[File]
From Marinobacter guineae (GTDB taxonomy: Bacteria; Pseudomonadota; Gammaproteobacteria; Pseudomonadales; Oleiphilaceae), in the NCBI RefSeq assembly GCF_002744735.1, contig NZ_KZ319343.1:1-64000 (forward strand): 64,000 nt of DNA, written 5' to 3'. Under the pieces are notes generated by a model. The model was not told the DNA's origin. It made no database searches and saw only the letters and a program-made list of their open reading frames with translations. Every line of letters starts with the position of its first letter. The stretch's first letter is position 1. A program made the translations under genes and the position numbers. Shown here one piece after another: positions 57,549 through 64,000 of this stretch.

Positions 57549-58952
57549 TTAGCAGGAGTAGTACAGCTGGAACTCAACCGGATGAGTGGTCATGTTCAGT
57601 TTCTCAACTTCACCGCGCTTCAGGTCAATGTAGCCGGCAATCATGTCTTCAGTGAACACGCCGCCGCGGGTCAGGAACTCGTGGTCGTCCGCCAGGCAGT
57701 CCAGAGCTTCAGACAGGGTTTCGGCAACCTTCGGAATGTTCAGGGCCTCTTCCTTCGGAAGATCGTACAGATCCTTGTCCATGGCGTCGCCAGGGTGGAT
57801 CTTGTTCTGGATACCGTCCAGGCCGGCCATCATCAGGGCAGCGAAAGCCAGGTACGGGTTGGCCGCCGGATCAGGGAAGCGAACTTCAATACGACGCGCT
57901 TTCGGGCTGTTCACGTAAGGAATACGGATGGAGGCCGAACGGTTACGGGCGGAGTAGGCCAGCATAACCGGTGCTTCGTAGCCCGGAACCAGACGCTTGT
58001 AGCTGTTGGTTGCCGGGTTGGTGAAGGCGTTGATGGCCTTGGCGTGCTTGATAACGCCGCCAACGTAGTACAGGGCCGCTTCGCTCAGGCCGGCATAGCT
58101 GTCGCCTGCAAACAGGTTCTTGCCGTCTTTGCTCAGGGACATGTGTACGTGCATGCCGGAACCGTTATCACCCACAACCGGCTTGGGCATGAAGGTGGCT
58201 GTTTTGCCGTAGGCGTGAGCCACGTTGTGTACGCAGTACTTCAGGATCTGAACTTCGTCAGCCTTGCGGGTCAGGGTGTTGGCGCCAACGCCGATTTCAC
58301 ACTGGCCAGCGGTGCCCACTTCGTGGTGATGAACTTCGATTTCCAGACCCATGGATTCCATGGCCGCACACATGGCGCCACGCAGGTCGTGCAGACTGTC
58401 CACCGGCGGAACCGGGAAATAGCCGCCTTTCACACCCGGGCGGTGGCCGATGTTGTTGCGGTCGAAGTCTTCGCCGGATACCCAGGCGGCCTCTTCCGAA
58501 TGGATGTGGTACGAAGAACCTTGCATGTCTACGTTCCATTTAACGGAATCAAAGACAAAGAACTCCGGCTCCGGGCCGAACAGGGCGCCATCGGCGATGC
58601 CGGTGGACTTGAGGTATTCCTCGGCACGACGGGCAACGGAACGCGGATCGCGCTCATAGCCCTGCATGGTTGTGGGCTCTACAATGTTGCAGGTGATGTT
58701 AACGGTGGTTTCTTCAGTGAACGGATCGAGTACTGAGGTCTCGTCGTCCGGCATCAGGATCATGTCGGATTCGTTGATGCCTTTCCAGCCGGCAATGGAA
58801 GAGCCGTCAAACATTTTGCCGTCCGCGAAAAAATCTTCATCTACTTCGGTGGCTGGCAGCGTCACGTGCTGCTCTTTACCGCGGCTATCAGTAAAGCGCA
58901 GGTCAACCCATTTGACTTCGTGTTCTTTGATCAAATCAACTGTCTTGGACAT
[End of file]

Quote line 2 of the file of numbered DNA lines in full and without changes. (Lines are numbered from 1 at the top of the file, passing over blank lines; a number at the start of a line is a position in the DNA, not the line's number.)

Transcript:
Positions 57549-58952